There is an idea that is central to this book. I get the feeling the genesis for the book came with that idea, and the rest of the story was built around it. I could be wrong, but that's the feeling I get. But it's an idea that's pretty nifty and well-articulated.

Unfortunately, it's the rest of the book that's the problem.

It's not awful, for the most part. It's competent in terms of prose, but... there just doesn't seem to be a whole lot of good, here. The characters aren't very interesting and often do things for bizarre reasons. Minor characters are set up with a lot of importance and disposed of in weird ways that make you wonder what the point of focusing on them was, and major characters were given long chapters where they basically go on vacation, which might be worth it with a more interesting protagonist, but not here. I can't for the life of me figure out why we needed the deep peek into the life of a teenager who was hired to tell one of the main characters if certain people he was looking for showed up, nor why we needed to see a scene from the perspective of both of them. Or learn about a rich businessman's adventures with recreational drugs and meaningless flings for pages on end. Some plotlines I can only assume are due to be resolved in future books, but in this book, that doesn't feel right. And the narrative jumps around with weird pacing, where I swear some major events were handled completely between chapters. There were some cool ideas, particularly the central one, but overall I was left with a feeling of "what's the point?"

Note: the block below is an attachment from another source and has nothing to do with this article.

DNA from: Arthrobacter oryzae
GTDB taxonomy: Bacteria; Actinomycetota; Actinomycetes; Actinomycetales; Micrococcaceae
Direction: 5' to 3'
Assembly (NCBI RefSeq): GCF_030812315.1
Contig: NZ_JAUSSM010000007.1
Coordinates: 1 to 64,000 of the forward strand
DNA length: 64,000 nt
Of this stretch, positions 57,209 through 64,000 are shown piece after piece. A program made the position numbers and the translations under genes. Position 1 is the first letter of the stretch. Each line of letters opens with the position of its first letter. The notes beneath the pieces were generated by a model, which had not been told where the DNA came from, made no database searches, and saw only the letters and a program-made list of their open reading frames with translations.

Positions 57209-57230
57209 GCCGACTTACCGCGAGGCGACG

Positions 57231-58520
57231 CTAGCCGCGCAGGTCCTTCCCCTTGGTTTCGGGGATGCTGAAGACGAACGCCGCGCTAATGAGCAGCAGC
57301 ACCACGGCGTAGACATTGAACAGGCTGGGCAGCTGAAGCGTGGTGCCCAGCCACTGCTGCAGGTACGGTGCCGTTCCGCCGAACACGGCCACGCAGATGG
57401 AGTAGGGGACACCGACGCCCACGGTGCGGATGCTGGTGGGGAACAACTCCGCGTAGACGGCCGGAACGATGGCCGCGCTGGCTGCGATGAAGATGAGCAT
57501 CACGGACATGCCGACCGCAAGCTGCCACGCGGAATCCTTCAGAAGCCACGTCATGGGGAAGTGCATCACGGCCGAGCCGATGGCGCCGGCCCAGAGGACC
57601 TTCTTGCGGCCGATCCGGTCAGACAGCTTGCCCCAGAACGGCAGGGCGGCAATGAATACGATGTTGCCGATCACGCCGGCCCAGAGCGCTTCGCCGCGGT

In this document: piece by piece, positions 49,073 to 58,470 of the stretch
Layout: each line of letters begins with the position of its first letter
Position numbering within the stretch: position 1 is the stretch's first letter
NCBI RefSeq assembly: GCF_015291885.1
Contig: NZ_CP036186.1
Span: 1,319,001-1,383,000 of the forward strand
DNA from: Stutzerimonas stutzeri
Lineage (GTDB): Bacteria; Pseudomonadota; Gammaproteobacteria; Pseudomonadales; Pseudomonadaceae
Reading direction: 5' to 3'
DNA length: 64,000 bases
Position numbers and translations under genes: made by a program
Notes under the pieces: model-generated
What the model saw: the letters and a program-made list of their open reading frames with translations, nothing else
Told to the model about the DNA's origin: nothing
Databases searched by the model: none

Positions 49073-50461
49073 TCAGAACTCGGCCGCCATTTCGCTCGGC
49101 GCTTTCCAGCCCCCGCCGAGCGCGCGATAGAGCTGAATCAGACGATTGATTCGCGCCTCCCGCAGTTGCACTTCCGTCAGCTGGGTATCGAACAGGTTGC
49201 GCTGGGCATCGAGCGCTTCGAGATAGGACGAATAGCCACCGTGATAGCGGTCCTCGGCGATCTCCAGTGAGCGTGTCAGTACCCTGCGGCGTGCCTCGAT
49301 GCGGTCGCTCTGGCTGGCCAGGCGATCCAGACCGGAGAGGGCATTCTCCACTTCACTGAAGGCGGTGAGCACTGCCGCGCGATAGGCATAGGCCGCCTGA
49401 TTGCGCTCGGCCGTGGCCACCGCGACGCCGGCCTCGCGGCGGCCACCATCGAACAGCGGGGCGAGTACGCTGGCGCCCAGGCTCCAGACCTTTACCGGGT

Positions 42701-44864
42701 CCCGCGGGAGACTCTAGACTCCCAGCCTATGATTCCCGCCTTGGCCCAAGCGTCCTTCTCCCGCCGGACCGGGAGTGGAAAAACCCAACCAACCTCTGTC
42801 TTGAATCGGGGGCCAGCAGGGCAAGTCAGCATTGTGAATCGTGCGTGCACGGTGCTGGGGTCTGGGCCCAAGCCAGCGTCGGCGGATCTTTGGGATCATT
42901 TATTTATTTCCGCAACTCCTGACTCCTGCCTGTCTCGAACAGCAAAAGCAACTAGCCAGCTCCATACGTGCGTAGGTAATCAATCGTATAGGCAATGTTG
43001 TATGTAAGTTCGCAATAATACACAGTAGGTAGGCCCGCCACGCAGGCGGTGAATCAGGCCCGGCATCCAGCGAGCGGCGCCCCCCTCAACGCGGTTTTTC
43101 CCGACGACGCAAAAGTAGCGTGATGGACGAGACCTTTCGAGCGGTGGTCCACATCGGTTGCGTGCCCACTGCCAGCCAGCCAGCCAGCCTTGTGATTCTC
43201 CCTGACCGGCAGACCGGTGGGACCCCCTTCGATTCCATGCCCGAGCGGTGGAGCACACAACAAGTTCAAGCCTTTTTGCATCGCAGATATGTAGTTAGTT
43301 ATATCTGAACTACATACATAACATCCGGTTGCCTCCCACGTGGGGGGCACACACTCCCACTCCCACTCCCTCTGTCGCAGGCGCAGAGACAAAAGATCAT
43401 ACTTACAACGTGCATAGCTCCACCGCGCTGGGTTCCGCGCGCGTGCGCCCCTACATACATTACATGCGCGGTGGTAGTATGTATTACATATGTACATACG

And then there were the eyerollers, like a (pretty much unnecessary) main character who was introduced essentially as the pilot of a space luxury liner flirting/sexually harassing one of the stewardesses (I suppose it was intended to be flirting, since she seemed to enjoy it). Like, what is this, the 60s? Or other characters being described as the most beautiful woman so-and-so had ever seen. Or the overlong depiction of hacking which (one of my pet peeves in the genre) seems to think of another system as a place your mind GOES and if it gets hurt there it might not be able to COME BACK, or at the very least while you're leaving a system you have to find your way home through digital back alleys, rather than, you know, pulling the plug and disconnecting immediately. In a generally better book, I might have looked past these groaners, but here, they're about the only thing that stuck with me.


Finished: Phantasm Japan (short stories)

This is a collection of fantasy stories, about half written by Japanese authors and translated, and about half written in English that just happen to involve some aspect of Japanese culture or mythology.

This is the same deal as The Future is Japanese: Science Fiction Futures and Brand New Fantasies from and about Japan., but at least this time, I'm not expecting more from it, so it's not as disappointing. I still wish it was mostly a collection of stories in translation, but I had to make my peace with it. And, besides, this is a fantasy collection, so my expectations are lowered anyway. Not that there's anything wrong with fantasy (it's certainly far better than a book that's completely mundane), it's just that I personally don't respond as well to it as science fiction. And while there's frustratingly almost always outright fantasy stories in what are supposedly science fiction collections (at least, when there isn't a defined theme around it being hard SF), rarely in my experience is the reverse true.